- Waters, Mary C. (1990), Ethnic Options: Choosing Identities in America, Berkeley: University of California Press, p. 36, ISBN 0-520-06856-4.
- From many strands: ethnic and racial groups in contemporary América By Stanley Lieberson, Mary C. Waters
- The dynamics of American ethnic, religious, and racial group life. By Philip Perlmutter
- Historical U.S population by race
- Ethnicity in contemporary America: a geographical appraisal By Jesse O. McKee
- United States 1980 Census
- United States 1990 Census
- "Ancestry: 2000". United States Government. June 2004.
- Scottish communities.
- "Top 101 cities with the most residents of English ancestry (population 500+)". Retrieved 2007-08-02.
- Welsh communities.
- "Brits Abroad". BBC News. 2006-12-06. Retrieved 2009-04-13.
- Sriskandarajah, Dhananjayan; Drew, Catherine (December 11, 2006). "Brits Abroad: Mapping the scale and nature of British emigration". IPPR. Retrieved 2009-04-13.
- Ember et al 2004, p. 47.
- Marshall 2001, p. 254.
- Ember et al 2004, p. 48.
- Ember et al 2004, p. 49.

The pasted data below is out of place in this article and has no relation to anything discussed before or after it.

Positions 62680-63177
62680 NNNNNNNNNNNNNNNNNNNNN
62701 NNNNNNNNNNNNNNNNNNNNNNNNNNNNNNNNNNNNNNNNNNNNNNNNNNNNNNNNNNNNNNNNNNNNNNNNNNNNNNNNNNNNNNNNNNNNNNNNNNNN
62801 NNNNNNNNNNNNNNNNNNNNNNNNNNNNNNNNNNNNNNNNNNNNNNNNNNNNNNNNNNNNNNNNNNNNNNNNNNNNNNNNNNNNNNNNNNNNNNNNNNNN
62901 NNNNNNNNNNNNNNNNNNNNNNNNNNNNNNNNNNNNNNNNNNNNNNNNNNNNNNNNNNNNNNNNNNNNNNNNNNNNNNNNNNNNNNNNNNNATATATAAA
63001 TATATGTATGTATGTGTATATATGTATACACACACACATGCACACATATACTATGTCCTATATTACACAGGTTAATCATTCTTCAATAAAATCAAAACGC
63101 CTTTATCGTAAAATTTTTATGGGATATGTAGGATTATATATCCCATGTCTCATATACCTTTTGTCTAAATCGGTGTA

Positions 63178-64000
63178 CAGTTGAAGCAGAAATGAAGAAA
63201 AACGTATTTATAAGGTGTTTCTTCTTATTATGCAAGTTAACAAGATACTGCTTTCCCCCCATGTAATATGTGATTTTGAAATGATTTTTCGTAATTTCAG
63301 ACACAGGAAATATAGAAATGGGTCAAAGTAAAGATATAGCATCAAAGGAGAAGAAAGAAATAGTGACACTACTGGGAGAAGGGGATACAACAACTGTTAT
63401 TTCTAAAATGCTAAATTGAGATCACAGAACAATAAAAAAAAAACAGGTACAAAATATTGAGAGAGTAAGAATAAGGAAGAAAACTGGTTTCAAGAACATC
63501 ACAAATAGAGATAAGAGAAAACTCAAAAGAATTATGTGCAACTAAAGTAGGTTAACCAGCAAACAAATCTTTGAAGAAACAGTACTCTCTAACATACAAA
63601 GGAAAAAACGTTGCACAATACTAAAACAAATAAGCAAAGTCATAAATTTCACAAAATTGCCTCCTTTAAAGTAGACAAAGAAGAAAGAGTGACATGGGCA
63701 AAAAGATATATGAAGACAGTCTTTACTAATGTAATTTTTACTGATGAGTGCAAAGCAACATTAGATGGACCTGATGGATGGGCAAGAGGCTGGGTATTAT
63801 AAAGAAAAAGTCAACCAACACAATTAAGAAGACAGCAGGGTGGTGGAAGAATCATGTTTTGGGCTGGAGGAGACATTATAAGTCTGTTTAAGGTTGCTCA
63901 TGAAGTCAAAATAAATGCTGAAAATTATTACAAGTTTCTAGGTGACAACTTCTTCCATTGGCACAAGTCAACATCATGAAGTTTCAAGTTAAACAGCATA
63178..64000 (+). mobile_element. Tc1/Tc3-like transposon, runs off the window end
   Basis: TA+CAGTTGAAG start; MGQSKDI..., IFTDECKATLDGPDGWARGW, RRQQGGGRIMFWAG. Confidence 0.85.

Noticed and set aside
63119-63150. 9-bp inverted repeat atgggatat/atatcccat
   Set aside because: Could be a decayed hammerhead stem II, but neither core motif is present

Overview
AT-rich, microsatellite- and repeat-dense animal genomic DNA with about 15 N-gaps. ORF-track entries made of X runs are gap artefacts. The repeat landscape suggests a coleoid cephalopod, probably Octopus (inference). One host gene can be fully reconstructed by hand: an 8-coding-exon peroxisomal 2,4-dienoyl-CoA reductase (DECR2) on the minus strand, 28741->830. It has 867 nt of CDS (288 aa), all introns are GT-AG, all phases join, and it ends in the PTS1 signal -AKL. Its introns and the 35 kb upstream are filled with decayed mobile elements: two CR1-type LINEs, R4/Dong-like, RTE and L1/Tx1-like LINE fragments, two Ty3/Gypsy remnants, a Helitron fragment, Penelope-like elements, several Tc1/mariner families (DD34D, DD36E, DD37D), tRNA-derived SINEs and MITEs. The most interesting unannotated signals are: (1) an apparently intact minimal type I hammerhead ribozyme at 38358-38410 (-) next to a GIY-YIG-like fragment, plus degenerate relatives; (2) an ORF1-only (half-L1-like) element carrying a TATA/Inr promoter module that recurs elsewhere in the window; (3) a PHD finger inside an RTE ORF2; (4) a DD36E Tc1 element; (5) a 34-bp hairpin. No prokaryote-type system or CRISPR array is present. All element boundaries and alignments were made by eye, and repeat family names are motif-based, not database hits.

- Henretta, James A. (2007), "History of Colonial America", Encarta Online Encyclopedia, archived from the original on 2009-10-31
- "Chapter 3: The Road to Independence", Outline of U.S. History (usinfo.state.gov), November 2005, archived from the original on April 9, 2008, retrieved 2008-04-21
- James, Wither (March 2006), "An Endangered Partnership: The Anglo-American Defence Relationship in the Early Twenty-first Century", European Security 15 (1): 47–65, doi:10.1080/09662830600776694, ISSN 0966-2839
- Colley 1992, p. 134.
- The Source: Gen
- U.S 1790 Census
- Delegates to Congress . Letters of delegates to Congress, 1774-1789, Volume 2, September 1775-December 1775
- Leepson, 51
- Preble (1880) p. 218
- Ansoff (2006)
- 50 States - NY.
- Netstate - New Hampshire.
- Manchester History.
- Boston History.
- Southampton, Massachusetts.
- In 1584 Sir Walter Raleigh sent Philip Amadas and Arthur Barlowe to lead an exploration of what is now the North Carolina coast, and they returned with word of a regional "king" named "Wingina." This was modified later that year by Raleigh and the Queen to "Virginia", perhaps in part noting her status as the "Virgin Queen." Stewart, George (1945). Names on the Land: A Historical Account of Place-Naming in the United States. New York: Random House. p. 22.
- Introduction to Maryland
- Oscar Handlin, Ann Orlov and Stephan Thernstrom eds. Harvard Encyclopedia of American Ethnic Groups (1980) the standard reference source for all ethnic groups.
- Rowland Tappan Berthoff. British Immigrants in Industrial America, 1790-1950 (1953).
- David Hackett Fischer. Albion's Seed: Four British Folkways In America (1989).